The diamond industry is a unique one. Deals involving millions of dollars are often sealed with nothing more than a nod and a handshake. And should either party even consider not fulfilling their non-contractual obligations, chances are they will be a pariah in the diamond industry for ever more. This really is an industry where trust and your name mean everything. Within the trade, even single diamond engagement rings or other pieces of diamond jewelry are simply passed around from one another with nothing more than a signed piece of paper.
As a multi-billion dollar industry where a very high volume of business is conducted in cash, it was only a matter of time before the regulations that govern almost every other business would reach the diamond business. The official reasons are the same the world over – to reduce money laundering and to ensure that terrorist organizations are starved of funds.
Diamonds is very much a cash market
Just as the reasons for introducing such measures are globally consistent, the methods of regulating such transactions are the same or similar the world over – increase reporting requirements and lower cash transaction reporting thresholds.
Although the OECD estimated Israel’s cash or “black” economy at 6.6% of GDP in 2012, this is considered on the low side by many commentators and, in an industry where the vast majority of transactions involve cash, is more than likely very much on the low side.
However, new measures aimed at the Israeli diamond industry will bring to a halt a centuries-old tradition of cash transactions. This will definitely affect the diamond industry in many ways, including the addition of transparency, legitimacy, integrity, and bringing it in line with best accepted industry practice.
New Israeli Cash Transaction Regulations
In Israel, new regulations recently took effect whereby Israeli diamond dealers cannot accept more than NIS 75,000 (USD21,000 ) in cash for a precious stone from retail customers and wholesale transactions with other dealers over NIS 50,000 (USD14,000) must be reported. Similarly “suspicious” transactions, which seem too good to be true, and dealings with a client who seems unreasonably concerned with his personal privacy, must be reported.
These regulations have quickly brought Israeli diamond dealers into the 21st Century as far as financial regulations are concerned and in line with other businesses in Israel that have had laws limiting cash transactions for many years. Previous laws limited cash transactions between businesses to NIS 20,000 (USD5,700); however, recent recommendations by a special committee established to regulate cash transactions in the Israeli economy include, but are not limited to, banning all cash transactions over NIS 15,000 (USD4,200) between individuals, and NIS 7,500 (USD2,100) between businesses or between an individual and a business. These sums will drop further after an initial introductory period.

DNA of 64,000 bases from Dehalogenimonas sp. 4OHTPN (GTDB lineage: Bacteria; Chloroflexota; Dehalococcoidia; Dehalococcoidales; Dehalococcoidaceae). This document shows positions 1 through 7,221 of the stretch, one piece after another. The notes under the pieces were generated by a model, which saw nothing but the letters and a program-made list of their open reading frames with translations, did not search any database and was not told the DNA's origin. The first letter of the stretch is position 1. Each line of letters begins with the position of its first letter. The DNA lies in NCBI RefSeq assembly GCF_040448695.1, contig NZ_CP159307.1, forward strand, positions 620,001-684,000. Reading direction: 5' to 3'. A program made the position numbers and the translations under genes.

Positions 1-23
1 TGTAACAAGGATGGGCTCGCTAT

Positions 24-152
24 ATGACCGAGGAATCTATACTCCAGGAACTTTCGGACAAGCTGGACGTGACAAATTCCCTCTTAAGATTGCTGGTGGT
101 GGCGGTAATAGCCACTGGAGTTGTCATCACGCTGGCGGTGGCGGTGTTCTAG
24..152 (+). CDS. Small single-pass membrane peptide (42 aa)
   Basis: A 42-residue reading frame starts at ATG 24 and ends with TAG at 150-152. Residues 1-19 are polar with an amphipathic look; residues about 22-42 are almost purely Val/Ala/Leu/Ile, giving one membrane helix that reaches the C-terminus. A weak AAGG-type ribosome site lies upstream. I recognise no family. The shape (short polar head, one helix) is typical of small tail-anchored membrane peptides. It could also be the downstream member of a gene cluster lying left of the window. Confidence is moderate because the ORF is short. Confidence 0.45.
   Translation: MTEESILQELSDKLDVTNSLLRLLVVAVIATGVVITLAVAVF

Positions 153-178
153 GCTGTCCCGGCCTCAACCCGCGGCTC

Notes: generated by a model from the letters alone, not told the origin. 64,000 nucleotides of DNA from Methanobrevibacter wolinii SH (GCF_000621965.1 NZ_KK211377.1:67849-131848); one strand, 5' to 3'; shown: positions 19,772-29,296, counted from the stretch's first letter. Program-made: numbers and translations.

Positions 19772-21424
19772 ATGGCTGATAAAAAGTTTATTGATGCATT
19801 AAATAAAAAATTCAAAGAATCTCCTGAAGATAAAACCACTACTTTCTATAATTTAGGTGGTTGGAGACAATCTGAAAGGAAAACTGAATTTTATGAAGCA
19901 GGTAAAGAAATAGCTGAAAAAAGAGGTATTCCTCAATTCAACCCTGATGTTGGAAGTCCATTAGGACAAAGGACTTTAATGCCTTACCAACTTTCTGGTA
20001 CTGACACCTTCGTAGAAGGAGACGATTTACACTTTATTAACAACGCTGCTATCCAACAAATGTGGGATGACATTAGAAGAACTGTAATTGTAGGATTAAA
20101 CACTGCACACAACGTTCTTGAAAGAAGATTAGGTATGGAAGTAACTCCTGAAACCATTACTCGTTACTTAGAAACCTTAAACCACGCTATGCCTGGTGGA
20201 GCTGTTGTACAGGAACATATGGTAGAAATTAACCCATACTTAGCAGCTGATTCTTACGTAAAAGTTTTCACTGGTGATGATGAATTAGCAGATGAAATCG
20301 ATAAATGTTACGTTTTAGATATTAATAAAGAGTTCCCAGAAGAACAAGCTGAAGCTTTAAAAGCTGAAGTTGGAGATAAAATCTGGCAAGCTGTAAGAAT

These new cash reporting transactions will add to the tax reporting requirements of Israeli diamond merchants, who, as independent businesspeople, must report their volume of sales for tax purposes on a monthly or bimonthly basis on a global basis without a need to report individual transactions. Failing to report can result in penalties that range from fines to criminal prosecution.
The Ability to Adapt
The diamond industry has shown that even though it may be opaque, insular, and steeped in a traditional way of conducting business; when it is forced to adapt, it does so with aplomb.
One need look no further than the blood diamond controversy, whereby diamonds were being sold to fund wars. This piqued the world’s interest and shone a spotlight on the media-shy diamond industry. As knowledge of blood diamonds grew, so too did the public’s disdain for such stones. The response was the creation of a process that resulted in conflict-free diamonds – diamonds that could be purchased safe in the knowledge that the buyer was not funding nefarious acts of war.
Similarly, although the Israeli diamond industry would no doubt have preferred not to have these new cash reporting laws foisted upon it, these new regulations will lead to greater transparency in the industry and a leveling of the playing field across economic sectors.
The Israeli diamond industry will respond and it will meet the challenge in the only way it knows how – with aplomb!
The Times They Are a Changin’
It was 50 years ago that Bob Dylan released the album and song, “The Times They Are a Changin’” - and how correct he was.
Ecommerce has come to the diamond industry. Diamonds are now sold over the Internet and around the world with the click of a mouse. At the retail level, the use of credit cards, debit cards, PayPal, and bank transfers to purchase diamonds has already been in use for a number of years. Consequently, the new Israeli cash reporting transactions will more than likely affect wholesale transactions more than retail transactions. The times have changed and will continue to change and the Israeli diamond industry will evolve and adapt to these changes, ensuring that your diamonds will not only be conflict free but also, if not cash free, then at least “black cash” free.